Episode 199: Numa Sales on Helping Reps Maximize Their Unique Strengths

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Shawnna Sumaoang: Hi and welcome to the Sales Enablement PRO podcast. I am Shawnna Sumaoang. Sales enablement is a constantly evolving space and we’re here to help professionals stay up to date on the latest trends and best practices so that they can be more effective in their jobs. Today, I’m excited to have Numa Sales from Hedera Dx join us. Numa, I would love for you to introduce yourself, your role and your organization to our audience.

Numa Sales: Thank you very much for having me today. I’m Numa, I’m 27 years old, and I come from a lovely city in the south of France called Aix-en-Provence. I am French, but I am in Switzerland.

What I would say about me, I’m strongly passionate about entrepreneurship, sales negotiation and I want to state right away that I didn’t change my last name because of my occupation. It was much more the other way around, I was born with it. Kind of like destiny. I’m actually really enjoying it. Nothing to do with a curse actually, because my last name is Sales I always worked in sales roles with great B2B sales team, generating hundreds of millions at leadership companies like Microsoft, CWT, L’Oréal, and now I would say I really found the right place at the right time being responsible for the sales enablement here at Hedera Dx, which is a very, very exciting and a very fast-growing company based in the Biopôle campus of Lausanne working with tremendous and very inspiring profiles. We are definitely contributing to making this world a better place, just concerning the mission of the company.

To give you a glimpse of this amazing adventure, we are making liquid biopsy a reality in Europe. So I’m sure you are very aware of what liquid biopsy is in America, but here in Europe it is not very popular for now, so we will try to sell a very great platform. I really do not want to spoil things for the moment so it will remain a tease, but just to have in mind that soon we will definitely witness a very European focus project here that addresses suffering for a large number of people here in Europe.

SS: Well, Numa, I am honored that you are able to join us on this podcast today. You actually caught my eye because you wrote an article where you talked about your career journey so far, and there was a quote in there that really caught my eye because you said that “adaptation is intelligence.” I’d love for you to explain to our audience from your perspective why our resiliency and the ability to adapt are so important for salespeople to succeed today.

NS: Yeah, definitely. It was my mathematics teacher that used to tell me this sentence “adaptation is intelligence.” I meditated on it since this time and actually adaptation is a very common trait in nature to survive. That’s a very dumb picture of life, but that’s inherently very true. You cannot see a dog complaining about losing a leg in his life, he would still enjoy his life and he would try to jump over everything, even if he is handicap. We are not dogs and even if I really like them and they are great teachers for us, focusing on ourselves today as human beings is very complex by essentially confronting two different kinds of challenges on the daily routine, especially for salespeople.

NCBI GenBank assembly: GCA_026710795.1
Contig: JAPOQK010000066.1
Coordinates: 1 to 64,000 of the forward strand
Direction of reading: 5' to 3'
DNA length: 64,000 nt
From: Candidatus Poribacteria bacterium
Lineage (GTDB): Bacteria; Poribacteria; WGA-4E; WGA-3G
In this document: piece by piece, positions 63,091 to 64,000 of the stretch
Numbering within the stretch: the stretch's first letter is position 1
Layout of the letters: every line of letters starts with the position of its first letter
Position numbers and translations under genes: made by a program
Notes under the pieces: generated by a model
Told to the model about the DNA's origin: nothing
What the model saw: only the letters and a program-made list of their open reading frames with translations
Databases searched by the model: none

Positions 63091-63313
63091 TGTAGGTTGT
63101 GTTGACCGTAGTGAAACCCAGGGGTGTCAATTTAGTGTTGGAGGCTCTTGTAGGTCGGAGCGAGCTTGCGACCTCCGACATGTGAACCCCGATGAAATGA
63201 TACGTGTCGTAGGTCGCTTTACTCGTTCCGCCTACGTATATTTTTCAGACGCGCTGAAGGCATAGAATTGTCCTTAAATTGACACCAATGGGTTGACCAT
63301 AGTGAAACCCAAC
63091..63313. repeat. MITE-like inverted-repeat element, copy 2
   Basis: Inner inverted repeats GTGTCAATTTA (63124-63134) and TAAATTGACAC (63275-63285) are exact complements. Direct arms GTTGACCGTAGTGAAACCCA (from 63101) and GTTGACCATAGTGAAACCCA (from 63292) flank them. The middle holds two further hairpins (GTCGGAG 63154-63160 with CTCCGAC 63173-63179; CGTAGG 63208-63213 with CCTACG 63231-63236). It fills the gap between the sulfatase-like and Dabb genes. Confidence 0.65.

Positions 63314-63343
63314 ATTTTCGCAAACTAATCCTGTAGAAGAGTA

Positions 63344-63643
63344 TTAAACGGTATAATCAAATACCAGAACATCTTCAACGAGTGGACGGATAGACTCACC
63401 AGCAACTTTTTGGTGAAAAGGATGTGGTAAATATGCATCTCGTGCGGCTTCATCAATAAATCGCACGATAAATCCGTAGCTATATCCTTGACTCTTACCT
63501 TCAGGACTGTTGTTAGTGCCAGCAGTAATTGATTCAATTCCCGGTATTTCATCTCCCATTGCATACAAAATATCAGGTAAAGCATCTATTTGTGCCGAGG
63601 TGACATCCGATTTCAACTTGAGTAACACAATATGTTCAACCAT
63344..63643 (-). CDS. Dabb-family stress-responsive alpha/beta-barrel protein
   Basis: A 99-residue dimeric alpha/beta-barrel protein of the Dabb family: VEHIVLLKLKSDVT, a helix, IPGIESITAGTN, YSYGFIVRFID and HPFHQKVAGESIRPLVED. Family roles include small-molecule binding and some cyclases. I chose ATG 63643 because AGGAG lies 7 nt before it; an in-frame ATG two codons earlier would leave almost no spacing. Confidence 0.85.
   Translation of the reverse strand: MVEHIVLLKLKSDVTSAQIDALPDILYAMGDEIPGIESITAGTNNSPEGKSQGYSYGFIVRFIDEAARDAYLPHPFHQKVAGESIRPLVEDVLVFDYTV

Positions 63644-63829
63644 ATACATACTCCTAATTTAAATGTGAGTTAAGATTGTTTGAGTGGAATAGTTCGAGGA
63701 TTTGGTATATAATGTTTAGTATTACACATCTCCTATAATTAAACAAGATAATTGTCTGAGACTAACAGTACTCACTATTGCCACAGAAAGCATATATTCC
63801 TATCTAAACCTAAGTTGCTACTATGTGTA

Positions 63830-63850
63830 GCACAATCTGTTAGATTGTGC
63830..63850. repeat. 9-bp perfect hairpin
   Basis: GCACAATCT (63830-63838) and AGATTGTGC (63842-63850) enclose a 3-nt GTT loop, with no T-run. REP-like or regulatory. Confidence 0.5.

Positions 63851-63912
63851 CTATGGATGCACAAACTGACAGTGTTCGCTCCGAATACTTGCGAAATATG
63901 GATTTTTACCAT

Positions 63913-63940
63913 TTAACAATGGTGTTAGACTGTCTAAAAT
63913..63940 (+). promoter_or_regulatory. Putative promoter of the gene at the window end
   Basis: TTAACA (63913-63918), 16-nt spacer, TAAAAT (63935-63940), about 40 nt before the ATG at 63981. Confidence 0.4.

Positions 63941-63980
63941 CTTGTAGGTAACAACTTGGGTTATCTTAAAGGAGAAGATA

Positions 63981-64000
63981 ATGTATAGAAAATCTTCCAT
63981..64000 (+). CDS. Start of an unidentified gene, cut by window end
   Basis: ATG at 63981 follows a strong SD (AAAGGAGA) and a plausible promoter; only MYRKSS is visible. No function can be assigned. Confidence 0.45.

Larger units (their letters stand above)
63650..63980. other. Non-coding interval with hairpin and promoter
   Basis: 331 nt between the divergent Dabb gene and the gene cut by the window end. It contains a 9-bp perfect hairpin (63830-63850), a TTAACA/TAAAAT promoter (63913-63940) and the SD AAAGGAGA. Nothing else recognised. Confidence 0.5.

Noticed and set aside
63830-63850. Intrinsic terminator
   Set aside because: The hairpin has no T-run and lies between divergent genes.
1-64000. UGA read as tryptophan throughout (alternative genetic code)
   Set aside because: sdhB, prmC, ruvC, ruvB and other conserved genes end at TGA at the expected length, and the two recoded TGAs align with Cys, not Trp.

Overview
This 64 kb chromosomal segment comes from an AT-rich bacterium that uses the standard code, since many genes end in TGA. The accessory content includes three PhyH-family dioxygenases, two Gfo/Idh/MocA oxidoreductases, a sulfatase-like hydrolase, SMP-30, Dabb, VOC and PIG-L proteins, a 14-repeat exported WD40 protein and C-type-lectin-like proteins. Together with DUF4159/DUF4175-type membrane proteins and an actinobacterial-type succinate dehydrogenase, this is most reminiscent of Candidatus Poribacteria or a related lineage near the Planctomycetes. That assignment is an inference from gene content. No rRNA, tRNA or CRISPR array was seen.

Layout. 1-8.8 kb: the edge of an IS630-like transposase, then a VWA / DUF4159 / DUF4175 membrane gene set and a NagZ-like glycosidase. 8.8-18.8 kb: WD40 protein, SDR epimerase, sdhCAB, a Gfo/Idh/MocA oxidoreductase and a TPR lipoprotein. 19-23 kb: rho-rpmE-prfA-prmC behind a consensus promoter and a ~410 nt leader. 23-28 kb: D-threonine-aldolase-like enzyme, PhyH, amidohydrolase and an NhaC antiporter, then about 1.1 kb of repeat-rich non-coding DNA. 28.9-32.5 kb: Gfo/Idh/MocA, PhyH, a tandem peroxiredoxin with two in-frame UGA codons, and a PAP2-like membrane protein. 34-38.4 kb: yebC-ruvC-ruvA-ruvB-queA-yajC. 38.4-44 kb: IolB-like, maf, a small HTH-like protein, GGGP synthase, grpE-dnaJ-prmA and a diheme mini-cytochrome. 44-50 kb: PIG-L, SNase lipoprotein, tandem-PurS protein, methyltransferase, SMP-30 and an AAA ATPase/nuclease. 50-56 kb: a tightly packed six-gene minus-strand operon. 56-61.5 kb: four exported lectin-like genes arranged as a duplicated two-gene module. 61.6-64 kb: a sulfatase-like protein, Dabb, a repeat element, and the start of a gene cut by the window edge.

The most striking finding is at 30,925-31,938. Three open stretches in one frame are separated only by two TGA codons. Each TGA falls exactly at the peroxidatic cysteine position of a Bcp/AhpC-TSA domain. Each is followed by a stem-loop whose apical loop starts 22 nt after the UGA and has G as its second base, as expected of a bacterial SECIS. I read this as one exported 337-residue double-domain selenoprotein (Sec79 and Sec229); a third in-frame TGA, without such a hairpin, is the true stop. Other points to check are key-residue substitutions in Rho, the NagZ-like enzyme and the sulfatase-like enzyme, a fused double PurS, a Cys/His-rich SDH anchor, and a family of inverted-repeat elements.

I would say that being resilient is really a key skill to work on. I said to work on because you need to involve yourself at some point in the process of becoming more adaptable, and it leads us naturally in this process to these other very needed skills you should get as a seller which is empathy. Empathy is the possibility for you to really feel and put yourself in the very own shoes of the people you have in front of you and being able to solve their specific issues. So if you are not capable of adaptation, if you’re not smart enough, smart speaking in terms of emotional intelligence, you won’t be able to identify and provide answers after listening carefully to what is being said. You have to transform yourself to become a sponge to the water following the arrival of information provided by the one which is currently in front of you to be able. Then you will be able to provide efficient solutions. That is a very short list of things to say about adaptation. If you are not capable of being resilient, for example, when the negotiation is becoming a tough place or the projects are not being shipped in time because the boat gets stuck in the Suez Canal for example, you won’t get anywhere.

What I especially like about these very simple quotes is that I can understand that a young student studying mathematics was able to remember for years is now revealing something much more fundamental, which is that life is always changing and that’s a very, very basic thing to say, but we are always forgetting it. You enjoy things, and tomorrow morning while you were sleeping peacefully in your bed, you wake up and everything is kind of changed, so it is therefore our responsibility to accept it and to evolve accordingly because those are the possibilities you have. You can get stuck in the exact same place for a very long time just by saying to yourself and believing that it should not be like this, but in reality, just accepting change for what it is will help you grow.